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Saver’s Credit: Determining if You Can Claim It

Income Taxes, Property Taxes, Taxes
Can You Take the Saver's Credit?
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If you don’t make much money but voluntarily save for retirement through certain types of retirement accounts, you may be able to claim the Saver’s Credit. The credit can reduce your tax bill to zero, but it’s not refundable if anything is left over.

The Saver’s Credit — formerly called the Retirement Savings Contributions Credit — lets you claim up to 50% of the first $2,000 (most filers) or $4,000 (married filing jointly) that you contribute to an eligible account.  Eligible accounts are: a 401(k) 403(b) or 457 plan; a Simple IRA or a SEP IRA; a traditional IRA or a Roth IRA.

How great a percentage of that $2,000 or $4,000 you can take depends on your filing status and your adjusted gross income.

Saver’s Credit income limits 2017

Your AGI must fall under these thresholds for the 2017 tax year:

CreditAGI limit, Married Filing JointlyAGI limit, Head of Household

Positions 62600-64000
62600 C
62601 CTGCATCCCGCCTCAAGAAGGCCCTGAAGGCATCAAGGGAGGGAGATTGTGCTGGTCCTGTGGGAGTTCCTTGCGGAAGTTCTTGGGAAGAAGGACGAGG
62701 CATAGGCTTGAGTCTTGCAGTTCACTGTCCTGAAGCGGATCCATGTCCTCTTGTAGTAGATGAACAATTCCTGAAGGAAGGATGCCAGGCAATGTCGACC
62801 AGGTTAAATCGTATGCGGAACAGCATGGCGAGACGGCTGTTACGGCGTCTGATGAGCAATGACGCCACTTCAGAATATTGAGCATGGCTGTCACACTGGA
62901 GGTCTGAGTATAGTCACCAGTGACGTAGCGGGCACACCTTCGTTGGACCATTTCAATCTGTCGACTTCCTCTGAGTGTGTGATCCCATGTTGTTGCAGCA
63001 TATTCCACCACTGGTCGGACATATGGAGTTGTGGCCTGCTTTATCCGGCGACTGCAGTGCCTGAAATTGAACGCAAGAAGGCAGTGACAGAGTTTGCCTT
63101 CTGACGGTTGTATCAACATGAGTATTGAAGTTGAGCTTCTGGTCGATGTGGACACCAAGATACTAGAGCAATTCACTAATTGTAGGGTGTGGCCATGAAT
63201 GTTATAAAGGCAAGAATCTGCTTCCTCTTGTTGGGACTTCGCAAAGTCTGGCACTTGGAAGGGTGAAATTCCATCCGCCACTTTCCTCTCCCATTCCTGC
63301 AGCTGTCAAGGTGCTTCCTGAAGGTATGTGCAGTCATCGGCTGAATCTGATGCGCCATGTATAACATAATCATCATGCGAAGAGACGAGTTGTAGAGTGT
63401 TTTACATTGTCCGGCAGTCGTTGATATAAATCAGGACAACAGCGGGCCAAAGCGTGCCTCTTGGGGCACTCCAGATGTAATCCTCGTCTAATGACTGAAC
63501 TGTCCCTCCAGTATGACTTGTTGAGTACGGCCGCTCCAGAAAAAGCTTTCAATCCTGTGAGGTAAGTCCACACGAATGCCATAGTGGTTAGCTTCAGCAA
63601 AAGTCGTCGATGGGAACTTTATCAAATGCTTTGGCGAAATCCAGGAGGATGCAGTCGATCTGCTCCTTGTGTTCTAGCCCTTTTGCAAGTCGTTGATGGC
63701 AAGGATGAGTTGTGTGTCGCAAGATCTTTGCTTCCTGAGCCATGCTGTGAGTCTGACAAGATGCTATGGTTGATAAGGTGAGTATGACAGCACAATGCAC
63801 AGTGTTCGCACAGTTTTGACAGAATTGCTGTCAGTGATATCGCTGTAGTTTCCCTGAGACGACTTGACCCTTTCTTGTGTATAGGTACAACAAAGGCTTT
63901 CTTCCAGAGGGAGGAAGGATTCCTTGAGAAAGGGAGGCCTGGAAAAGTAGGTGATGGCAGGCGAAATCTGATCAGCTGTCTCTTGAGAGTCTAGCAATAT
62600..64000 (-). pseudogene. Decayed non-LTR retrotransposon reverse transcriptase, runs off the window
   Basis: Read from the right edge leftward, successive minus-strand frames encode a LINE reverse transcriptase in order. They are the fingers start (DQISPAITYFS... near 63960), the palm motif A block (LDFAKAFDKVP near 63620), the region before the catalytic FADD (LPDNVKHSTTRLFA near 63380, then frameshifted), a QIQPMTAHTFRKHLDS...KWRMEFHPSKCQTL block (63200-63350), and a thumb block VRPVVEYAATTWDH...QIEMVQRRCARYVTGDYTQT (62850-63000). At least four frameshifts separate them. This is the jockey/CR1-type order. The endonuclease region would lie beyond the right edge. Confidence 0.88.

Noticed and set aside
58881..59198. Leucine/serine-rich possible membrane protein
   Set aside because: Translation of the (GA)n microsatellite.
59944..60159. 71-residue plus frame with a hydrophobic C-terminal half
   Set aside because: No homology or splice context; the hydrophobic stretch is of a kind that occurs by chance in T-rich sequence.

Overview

AGI limit, all other filers*
$37,000 or less$27,750 or less$18,500 or less
$37,001 - $40,000
$27,751 - $30,000
$18,501 - $20,000
$40,001 - $62,000$30,001 - $46,500$20,001 - $31,000

* Single, married filing separately and qualifying widow(er)

More details

Many employers implement these plans and withhold your contribution directly from your paycheck at your request.

You can’t claim any rollover contributions — money you moved from another retirement plan or IRA — toward the credit. However, you are allowed to open a new account or make additional contributions to an existing retirement account through the April deadline for your return to the IRS.

Forms, requirements and special rules

  • You can claim the credit only if you’re filing Form 1040, 1040A or 1040NR. You can’t claim the Saver’s Credit if you file Form 1040-EZ.
  • You must be 18 or older.
  • You can’t have been a full-time student during some part of any five calendar months in the tax year.
  • You can’t be claimed as a dependent on another person’s return.
  • Your claim for the credit is reported on Form 8880, Credit for Qualified Retirement Savings Contributions. When you file your taxes online, most preparers will ask questions about your savings and calculate the credit for you.

This post was updated on July 3, 2017.